Sherwood Forest Hospitals promotes the changing face of apprenticeships during Learning at Work Week
Sherwood Forest Hospitals NHS Foundation Trust is celebrating Learning at Work Week from 15 to 21 May by raising awareness of a range of apprenticeship opportunities for new and existing staff.
From April this year the Government’s new Apprenticeship Levy came into effect, giving the Trust the opportunity to invest £700,000 in its current workforce and to plan for its future workforce.
The Levy will also be used by the Trust to help attract and retain new talent by putting new staff through an apprenticeship training course as part of their employment offer.
Apprenticeships can be used to develop new workforce roles and help with succession planning by enabling the Trust to ‘grow’ their own talent for hard to recruit roles such as cardiac physiologists, who carry out heart tests and run patient heart clinics.
Staff will be able to find out more about how they can develop their careers and on the job apprenticeship opportunities available at the Trust by visiting an information stand next week at:
• King’s Mill Hospital’s King’s Treatment Centre on Monday 15th, Wednesday 17th and Friday 19th from 10am to 2pm and Thursday 18th from 10am to 1pm,
• Newark Hospital’s main corridor on Tuesday 16th from 10am to 2pm
• Mansfield Community Hospital’s reception on Thursday 18th from 2 to 5pm.
Lee Radford, deputy director of training, education and organisational development said: “Apprenticeships are changing, they are not just for young people at the start of their careers, and not just for junior level roles. We have apprenticeships up to degree and Masters level. They are now replacing many traditional training programmes such as NVQs and diplomas and are an excellent way of maximising people’s potential.”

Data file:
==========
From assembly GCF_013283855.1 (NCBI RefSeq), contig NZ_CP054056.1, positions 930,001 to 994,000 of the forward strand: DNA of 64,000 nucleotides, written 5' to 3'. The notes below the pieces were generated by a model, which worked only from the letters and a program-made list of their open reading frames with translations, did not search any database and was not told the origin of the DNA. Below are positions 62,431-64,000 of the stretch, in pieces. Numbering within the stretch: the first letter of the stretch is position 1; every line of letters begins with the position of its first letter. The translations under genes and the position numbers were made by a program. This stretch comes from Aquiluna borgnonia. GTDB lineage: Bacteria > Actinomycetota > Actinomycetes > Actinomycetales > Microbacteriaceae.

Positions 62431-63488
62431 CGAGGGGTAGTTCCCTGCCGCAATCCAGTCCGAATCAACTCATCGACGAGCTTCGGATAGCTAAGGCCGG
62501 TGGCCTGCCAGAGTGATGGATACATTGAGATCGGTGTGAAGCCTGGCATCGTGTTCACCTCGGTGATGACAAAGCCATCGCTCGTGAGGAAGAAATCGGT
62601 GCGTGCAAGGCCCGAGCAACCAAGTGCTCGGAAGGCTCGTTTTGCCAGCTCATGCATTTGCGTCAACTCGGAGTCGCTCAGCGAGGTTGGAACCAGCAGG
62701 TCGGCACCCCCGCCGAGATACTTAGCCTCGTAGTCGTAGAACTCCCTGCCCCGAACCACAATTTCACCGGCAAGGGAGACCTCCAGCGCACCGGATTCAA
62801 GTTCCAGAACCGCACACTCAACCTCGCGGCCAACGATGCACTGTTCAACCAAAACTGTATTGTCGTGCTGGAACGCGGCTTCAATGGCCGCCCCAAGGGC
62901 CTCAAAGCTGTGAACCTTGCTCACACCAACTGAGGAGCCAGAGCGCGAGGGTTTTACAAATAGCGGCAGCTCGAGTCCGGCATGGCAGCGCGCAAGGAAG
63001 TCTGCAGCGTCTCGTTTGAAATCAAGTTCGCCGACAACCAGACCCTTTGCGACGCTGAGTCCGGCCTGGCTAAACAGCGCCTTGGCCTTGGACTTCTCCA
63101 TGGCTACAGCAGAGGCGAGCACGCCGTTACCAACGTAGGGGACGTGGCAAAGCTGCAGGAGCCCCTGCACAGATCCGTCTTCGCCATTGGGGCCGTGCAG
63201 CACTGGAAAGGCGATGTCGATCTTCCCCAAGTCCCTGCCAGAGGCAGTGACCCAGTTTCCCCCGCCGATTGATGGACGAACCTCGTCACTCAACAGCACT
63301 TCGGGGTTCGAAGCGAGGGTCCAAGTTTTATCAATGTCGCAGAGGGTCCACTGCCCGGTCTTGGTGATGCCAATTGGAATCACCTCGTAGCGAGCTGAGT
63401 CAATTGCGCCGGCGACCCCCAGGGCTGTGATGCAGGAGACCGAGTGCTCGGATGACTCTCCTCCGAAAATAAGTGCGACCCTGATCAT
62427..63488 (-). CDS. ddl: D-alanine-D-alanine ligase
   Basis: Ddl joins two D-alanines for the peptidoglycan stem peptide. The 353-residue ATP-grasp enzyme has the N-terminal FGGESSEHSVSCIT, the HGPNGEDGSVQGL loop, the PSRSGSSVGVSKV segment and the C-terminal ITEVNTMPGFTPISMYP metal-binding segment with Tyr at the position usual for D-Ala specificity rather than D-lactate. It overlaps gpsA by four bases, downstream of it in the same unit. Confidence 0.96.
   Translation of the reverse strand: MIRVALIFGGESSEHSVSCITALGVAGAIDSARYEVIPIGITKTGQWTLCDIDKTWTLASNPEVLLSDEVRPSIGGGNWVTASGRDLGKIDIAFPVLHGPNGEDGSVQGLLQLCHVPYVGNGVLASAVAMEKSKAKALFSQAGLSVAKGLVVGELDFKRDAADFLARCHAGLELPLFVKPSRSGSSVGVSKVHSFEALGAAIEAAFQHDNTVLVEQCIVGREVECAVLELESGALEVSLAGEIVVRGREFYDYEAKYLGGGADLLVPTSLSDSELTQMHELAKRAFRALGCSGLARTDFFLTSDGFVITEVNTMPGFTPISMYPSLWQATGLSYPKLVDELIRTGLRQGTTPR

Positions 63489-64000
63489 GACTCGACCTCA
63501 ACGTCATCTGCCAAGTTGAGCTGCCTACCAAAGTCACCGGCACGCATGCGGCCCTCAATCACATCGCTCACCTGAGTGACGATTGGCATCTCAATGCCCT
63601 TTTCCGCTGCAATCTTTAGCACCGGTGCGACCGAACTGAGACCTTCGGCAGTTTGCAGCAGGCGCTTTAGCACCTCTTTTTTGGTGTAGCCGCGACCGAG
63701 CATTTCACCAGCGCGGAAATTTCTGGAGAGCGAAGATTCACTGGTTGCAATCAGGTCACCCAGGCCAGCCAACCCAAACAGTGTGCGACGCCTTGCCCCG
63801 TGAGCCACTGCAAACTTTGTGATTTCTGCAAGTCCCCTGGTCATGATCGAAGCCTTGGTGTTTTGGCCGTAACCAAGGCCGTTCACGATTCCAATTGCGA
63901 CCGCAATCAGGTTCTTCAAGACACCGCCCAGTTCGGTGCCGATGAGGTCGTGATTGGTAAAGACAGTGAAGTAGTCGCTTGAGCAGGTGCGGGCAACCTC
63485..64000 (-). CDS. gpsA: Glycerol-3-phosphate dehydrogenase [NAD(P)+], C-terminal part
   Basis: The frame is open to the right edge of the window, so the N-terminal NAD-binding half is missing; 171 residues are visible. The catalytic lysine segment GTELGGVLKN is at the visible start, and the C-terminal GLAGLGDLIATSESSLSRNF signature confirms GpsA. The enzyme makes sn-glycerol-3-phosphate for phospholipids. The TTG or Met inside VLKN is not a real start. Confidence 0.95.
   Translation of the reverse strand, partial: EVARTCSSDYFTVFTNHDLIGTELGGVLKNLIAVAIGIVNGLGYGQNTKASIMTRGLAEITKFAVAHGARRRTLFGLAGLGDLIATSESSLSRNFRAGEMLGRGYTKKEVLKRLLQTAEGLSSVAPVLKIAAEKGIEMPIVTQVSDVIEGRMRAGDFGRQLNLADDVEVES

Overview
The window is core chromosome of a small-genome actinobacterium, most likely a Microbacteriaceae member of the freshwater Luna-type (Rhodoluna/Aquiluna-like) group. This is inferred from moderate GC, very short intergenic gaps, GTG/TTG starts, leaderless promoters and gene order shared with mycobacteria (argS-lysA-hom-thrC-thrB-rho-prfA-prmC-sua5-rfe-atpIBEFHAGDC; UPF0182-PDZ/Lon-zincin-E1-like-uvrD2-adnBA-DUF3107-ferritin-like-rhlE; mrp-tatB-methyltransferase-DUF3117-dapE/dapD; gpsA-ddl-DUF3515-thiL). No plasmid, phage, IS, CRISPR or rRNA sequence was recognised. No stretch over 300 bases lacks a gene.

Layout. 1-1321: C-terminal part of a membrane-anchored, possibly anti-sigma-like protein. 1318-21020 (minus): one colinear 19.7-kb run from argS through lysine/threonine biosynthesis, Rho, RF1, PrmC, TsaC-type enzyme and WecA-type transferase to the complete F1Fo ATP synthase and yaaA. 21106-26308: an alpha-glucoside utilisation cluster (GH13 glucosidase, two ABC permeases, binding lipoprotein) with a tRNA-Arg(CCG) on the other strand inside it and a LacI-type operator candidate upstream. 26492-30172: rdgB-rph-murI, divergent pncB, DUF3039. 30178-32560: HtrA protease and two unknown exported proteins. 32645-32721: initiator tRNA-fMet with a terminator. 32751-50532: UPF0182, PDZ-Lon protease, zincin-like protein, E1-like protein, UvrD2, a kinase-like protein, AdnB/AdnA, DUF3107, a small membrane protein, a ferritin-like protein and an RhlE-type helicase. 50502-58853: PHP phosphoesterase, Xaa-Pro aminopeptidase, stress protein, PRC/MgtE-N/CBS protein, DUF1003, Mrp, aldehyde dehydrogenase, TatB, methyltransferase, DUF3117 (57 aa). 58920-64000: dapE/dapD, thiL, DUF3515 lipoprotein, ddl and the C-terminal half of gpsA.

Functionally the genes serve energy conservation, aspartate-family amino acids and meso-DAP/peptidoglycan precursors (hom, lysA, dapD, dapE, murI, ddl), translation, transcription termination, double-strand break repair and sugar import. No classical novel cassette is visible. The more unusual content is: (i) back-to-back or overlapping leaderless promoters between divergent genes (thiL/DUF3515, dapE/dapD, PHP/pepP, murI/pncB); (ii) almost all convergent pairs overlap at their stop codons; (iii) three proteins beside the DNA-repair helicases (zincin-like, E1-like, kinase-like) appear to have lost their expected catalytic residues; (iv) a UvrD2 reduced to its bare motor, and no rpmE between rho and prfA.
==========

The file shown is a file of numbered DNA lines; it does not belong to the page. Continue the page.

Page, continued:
“I started my career as YTS apprentice and two years ago I also completed the Nye Bevan Management Course, an NHS-specific reflective leadership programme. Seeing Ben progress his career is a real testament to the value and success of doing an apprenticeship.”
33-year-old Ben Widdowson worked his way up in the NHS from apprentice electrician to head of estates and facilities at Sherwood Forest Hospitals. He started his career in the NHS after completing A levels at college. He joined an apprentice electricians programme at the former Derbyshire County Primary Care Trust (PCT) and gained a work-based NVQ level three in electrical engineering and went to college to study for a City and Guilds qualification in electrical installation and maintenance while working.
He was then appointed as the PCT maintenance electrician and while working in this role he studied for a BTEC Higher National Certificate (HNC) in Building Services Engineering, covering all disciplines. This enabled him to move up to his first management job as estates officer for the PCT, where he managed 20 staff.
His next career move was to the former NHS East Midlands on a year’s secondment as a project lead for estates and facilities apprenticeships, helping with succession planning. He started studying for a degree in building services engineering at Coventry University at the same time.
His first job in a hospital was as the estates engineering manager for Doncaster and Bassetlaw Hospitals NHS Foundation Trust where he stayed for three years before moving to Sherwood Forest Hospitals as senior estates manager, a role he did for nine months before moving into the head of estates and facilities role.
He was doing his masters degree in business administration when he got promoted to his current position. Finally last year he started a Nye Bevan Management Course, an NHS-specific reflective leadership programme which he is due to complete in September.
Ben says: “The NHS gives you opportunities to progress if you’re willing to work hard. I have had several incredibly supportive bosses who were great mentors and my current line manager is the same. They have helped me develop my career and expand my skills and experience.
“I’m committed to staying in the NHS and passing on the knowledge I’ve built up over the past 15 years working and studying. We have recently taken on an apprentice in the estates and facilities department but I encourage my whole team to learn and develop their own skills. My career path has really helped me connect personally with staff at all levels.”